Similarly, a soldier writing from England says: “I was placed in a hospital unit and sent overseas. This took place while the fear of the… influenza was on…. If you will remember I am just a beginner in Science, and so I held to the truth as best I could during that season. I did not use any preventives or medicine as did my associates. I had no fear and felt it my duty to serve instead of being served.”10 

A hospital medical officer at Camp Beauregard, Louisiana, wrote to a Christian Scientist volunteer:

I take the means of this letter to express to you as best I can, my appreciation of your help and assistance during this trying situation in camp. When you offered your services in the beginning of this critical situation, we needed help upon whom we could depend. We were a little surprised at your offer, not at all on account of the man from whom it came, but we did not know how your people’s views were along the lines of such humanitarian work as you have done here. I felt that everything was as it should be in my absence with you as Ward Master. One thing I want to say to you, a thing that I appreciate, while your position as Ward Master would have safeguarded you against any orderly duties of the hospital,—the thing necessary to be done, was the thing you did. Again thanking you for your faithful and fearless work during this serious time, I am, Your friend.11

Another letter recognized the efforts of a group of Christian Scientists in Minnesota:

The Surgeon desires to thank Mr. G. and the members of the Christian Science Welfare League [sic] for their great kindness and thoughtfulness in caring for the men sick in our hospital during the recent epidemic. The care and trouble taken in providing for the comfort and welfare of the patients have been very much appreciated. You cannot realize how much such helpful, practical service as yours has meant to the patients. Your splendid cooperation and ready, willing service throughout the very trying emergency have meant much more than can be expressed. The medical officers are extremely grateful to you, and are very appreciative of all that you have done.12

Individual Christian Scientists all over the world faced their own challenges during the epidemic. Many testimonies published after 1919 in the Sentinel and The Christian Science Journal, and in the French and German editions of The Herald of Christian Science, mentioned healings of Spanish flu.13 For example, Marie Louise Field, of Ketchikan, Alaska, wrote this:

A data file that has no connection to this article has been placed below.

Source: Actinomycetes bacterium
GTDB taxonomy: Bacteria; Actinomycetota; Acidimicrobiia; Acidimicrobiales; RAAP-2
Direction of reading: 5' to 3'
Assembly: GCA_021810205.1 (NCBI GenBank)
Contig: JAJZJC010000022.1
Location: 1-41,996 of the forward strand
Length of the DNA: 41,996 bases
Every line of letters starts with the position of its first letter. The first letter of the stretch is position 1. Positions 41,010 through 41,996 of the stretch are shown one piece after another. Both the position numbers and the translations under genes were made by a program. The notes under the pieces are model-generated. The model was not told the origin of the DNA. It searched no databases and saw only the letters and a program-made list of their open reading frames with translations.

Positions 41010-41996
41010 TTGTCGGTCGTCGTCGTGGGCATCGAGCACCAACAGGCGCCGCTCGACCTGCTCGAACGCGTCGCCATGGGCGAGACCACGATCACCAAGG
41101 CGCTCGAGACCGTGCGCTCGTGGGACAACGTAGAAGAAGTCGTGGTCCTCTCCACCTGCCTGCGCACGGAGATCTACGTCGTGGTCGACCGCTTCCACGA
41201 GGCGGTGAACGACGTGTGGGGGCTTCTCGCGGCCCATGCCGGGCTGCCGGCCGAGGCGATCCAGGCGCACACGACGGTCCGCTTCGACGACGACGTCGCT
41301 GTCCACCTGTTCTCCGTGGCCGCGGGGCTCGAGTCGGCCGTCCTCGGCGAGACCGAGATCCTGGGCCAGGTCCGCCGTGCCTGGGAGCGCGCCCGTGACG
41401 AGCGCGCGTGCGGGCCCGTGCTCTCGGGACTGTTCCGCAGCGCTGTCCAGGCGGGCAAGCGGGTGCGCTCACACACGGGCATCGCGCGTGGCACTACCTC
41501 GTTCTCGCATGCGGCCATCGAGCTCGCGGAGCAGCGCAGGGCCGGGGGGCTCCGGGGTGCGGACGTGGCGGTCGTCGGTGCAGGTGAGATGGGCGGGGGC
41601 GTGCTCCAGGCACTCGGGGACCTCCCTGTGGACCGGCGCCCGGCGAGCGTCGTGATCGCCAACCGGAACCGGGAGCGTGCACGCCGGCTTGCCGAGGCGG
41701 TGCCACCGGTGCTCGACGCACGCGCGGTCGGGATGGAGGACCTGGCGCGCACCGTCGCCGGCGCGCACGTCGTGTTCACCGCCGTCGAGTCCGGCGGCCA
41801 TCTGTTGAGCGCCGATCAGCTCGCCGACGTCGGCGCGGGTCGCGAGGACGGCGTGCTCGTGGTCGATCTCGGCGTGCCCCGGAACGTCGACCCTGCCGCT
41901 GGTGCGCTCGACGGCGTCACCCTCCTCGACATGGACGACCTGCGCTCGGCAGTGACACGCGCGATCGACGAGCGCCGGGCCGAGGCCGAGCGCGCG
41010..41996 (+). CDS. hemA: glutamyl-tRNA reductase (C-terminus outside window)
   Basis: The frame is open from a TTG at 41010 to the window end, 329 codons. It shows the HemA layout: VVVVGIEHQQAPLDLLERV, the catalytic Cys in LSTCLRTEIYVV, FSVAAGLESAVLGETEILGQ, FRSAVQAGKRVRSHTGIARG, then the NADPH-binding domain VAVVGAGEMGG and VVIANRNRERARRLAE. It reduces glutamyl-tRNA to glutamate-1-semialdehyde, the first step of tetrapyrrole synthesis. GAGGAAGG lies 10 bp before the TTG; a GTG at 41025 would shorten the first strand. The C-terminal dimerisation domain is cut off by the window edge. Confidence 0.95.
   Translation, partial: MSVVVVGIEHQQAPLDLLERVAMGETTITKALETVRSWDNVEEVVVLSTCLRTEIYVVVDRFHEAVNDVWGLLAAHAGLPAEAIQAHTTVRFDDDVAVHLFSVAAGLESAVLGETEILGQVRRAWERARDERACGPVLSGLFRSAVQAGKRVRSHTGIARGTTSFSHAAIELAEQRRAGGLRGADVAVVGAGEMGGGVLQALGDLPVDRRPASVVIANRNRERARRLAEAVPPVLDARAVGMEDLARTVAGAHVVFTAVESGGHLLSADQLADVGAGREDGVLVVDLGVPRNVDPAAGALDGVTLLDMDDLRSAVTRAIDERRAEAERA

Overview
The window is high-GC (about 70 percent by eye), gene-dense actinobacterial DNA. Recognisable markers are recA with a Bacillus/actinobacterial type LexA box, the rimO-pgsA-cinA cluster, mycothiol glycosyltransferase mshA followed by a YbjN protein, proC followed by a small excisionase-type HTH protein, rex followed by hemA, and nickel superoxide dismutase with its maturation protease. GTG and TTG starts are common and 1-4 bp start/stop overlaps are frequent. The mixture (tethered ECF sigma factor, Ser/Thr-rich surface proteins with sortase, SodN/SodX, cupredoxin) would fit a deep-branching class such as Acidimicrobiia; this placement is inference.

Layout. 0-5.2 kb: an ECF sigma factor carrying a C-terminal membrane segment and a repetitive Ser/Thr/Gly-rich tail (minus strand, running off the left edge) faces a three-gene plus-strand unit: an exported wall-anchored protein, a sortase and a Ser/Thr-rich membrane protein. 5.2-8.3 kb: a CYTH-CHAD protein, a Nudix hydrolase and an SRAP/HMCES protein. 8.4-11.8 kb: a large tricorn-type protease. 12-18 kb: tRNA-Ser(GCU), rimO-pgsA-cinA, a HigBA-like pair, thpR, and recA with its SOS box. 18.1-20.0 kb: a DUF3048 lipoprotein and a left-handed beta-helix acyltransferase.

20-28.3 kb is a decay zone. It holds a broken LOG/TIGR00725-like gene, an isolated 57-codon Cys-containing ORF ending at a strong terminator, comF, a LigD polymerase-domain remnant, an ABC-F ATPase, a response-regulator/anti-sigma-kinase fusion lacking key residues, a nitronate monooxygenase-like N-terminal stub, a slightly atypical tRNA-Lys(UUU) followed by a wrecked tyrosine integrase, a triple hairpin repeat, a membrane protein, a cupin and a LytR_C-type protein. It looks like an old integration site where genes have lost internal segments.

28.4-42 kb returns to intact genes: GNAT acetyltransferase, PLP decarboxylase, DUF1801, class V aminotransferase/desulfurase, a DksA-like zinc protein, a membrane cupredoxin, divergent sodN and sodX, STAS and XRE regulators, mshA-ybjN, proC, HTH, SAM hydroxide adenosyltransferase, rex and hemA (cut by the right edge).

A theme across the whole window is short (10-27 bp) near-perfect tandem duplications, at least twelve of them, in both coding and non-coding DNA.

Two years ago, when Spanish influenza first broke out on the Pacific coast, I was attending college. I knew at this time that a student of Christian Science had nothing to fear, so after I had declared the truth as we understand it in Christian Science, I dismissed the thought of Spanish influenza and went about my college work as usual. Toward the end of the first week, when the number of cases had greatly increased, the rumor went abroad that it would be necessary to quarantine the campus. I had been spending all of my weekends away from college and I looked forward to those weekly vacations with keen anticipation. I resented the idea of being quarantined on the campus and expressed myself against the injustice and foolishness of such a proceeding.

That afternoon I seemed to manifest some of the symptoms of influenza; toward night the signs were unmistakable. I was rather alarmed at first because I had considered my work complete. I went to my room and decided to solve the problem if it took all night. I opened our textbook, “Science and Health with Key to the Scriptures” by Mary Baker Eddy, and read. It was not until the real meaning of the word quarantine was unfolded that the healing was accomplished. I realized that man was always alone with God and that the only thing that he could possibly be kept from was evil; that I had associated with nothing but good, consequently I could only manifest good, God. At three o’clock in the morning the case was met. I arose at the usual time perfectly well and ready to attend my classes. When Friday came I was free to leave the campus and there was no quarantine during the epidemic.14

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  1. “1918 Pandemic (H1N1 Virus), Center for Disease Control and Prevention, accessed 3/30/2020.
  2. “Architects of Disease,” The Christian Science Monitor, 13 August 1919, 16.
  3. Christian Science Sentinel, 12 April 1919, 637.
  4. Rosenau, Milton J., “Experiments to Determine Mode of Spread of Influenza,” Journal of the American Medical Association, Vol. 73, no. 5, 313. The article also mentions an experiment at the U.S. Naval Hospital, Chelsea, Massachusetts, with similar results.
  5. “Signs of the Times,” Sentinel, 30 November 1918, 258.
  6. “Habeas Corpus Writ is Refused,” Monitor, 9 November 1918, 9.
  7. “Campaign Against Fear Is Advocated,” Monitor, 22 October 1918, 6.
  8. Christian Science Wartime Activities (Boston: The Christian Science Publishing Society, 1922), 163.
  9. Christian Science Wartime Activities, 341.
  10. Christian Science Wartime Activities, 341–342.
  11. Christian Science Wartime Activities, 343.
  12. Christian Science Wartime Activities, 342–343.
  13. See the database for these testimonies.
  14. The Christian Science Journal, February 1921, 633–634.